Singapore, Friday 17 June 2011 – Non-governmental organisation, Transient Workers Count Too (TWC2), has called on the Singapore government to ratify the Convention Concerning Decent Work for Domestic Workers which was approved by vote at the International Labour Organisation’s (ILO) annual conference in Geneva today.
In 2008, the ILO Governing Body decided to address decent work for domestic workers the following year. A convention was proposed and then debated in both 2010 and 2011.
Singapore is a state member of the ILO. Madam Halimah Yacob, MP, Deputy Secretary-General of the NTUC, and recently appointed Minister of State at the Ministry of Community Development, Youth and Sports, was appointed Chairperson of the Employees’ representative group at the ILO in 2010. She is on record as being strongly in favour of a convention.
At the ILO conference last year, she said, “The fact that domestic workers suffer from poor working conditions and that their isolation makes it difficult for trade unions to reach out and organise them to improve their working conditions, make it a strong case for international convention. A convention can be used by governments as a reference point to improve their legal environment through labour legislation that will enable domestic workers to benefit from the full range of protections and rights related to decent work.”
TWC2 was set up in 2003 by a group of concerned citizens to campaign for better conditions for migrant workers following a horrific case of abuse where a 19 year-old Indonesian domestic worker was assaulted so badly by her employer that she died of her wounds. The charity continues to provide emotional and legal support to domestic workers as well as to male migrants who work in the construction, manufacturing, maritime and services sectors.
Singapore is host to almost 200,000 migrant domestic workers. Abuse of domestic workers is an ongoing phenomenon. While significant improvements have been made, workers are subject to being locked in; working hours of up to 16 hours per day; no day off; being prevented from keeping contact with their families back home; and given very poor food and accommodation.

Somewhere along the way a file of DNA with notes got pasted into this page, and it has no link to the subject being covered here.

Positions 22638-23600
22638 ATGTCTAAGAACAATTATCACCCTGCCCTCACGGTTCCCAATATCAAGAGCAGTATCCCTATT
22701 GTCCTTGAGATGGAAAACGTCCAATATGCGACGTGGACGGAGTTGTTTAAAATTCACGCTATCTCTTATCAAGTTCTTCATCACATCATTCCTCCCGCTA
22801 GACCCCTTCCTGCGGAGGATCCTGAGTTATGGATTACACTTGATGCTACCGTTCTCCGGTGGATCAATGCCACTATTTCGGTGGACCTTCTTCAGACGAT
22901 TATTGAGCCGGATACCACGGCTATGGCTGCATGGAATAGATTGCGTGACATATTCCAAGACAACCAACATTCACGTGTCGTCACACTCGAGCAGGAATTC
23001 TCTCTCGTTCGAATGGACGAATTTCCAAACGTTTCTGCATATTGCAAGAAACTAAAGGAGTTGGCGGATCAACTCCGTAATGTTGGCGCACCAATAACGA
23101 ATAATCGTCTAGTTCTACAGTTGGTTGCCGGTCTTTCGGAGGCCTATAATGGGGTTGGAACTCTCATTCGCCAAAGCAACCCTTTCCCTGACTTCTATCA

TWC2 welcomes the convention which sets down improved employment terms for domestic work such as a weekly day off, specified daily rest periods, maximum work hours, mechanism for calculating overtime work and pay, annual paid leave, sick leave, transparency in terms of payment of salaries and deductions, and access to occupational work safety and health, all of which are available to workers in the formal sector.
TWC2’s recent research reports have shown that Singapore still falls considerably short in meeting some of these requirements: for example, a significant number of domestic workers in Singapore still do not have a weekly day off despite clocking in double the number of weekly work hours as the average worker.
TWC2 calls on the Singapore government to ratify the convention speedily and bring domestic workers under the protection of the Employment Act 1968 rather than the weaker Employment of Foreign Manpower Act 1990, and move more forcefully towards meeting the prescribed targets through monitoring by an oversight committee.
TWC2 also recognizes that more intensive public education is needed to get Singapore society to move in tandem with such state initiatives.
In 1968, the government refused to protect domestic workers by bringing them under the Employment Act. It is likely that the government will amend the Employment of Foreign Manpower Act 1990 this year. The convention presents an opportune time to revisit the whole employment law, to ensure there is one standard set of laws protecting all workers in Singapore.
Singapore’s reputation as an attractive labour destination may well become tarnished if its legislative protections for domestic workers continue to lag behind international best practice. As a nation that depends of a steady inflow of overseas workers to support its economic progress, it cannot afford to tarry too long.
Dr Russell Heng
Transient Workers Count Too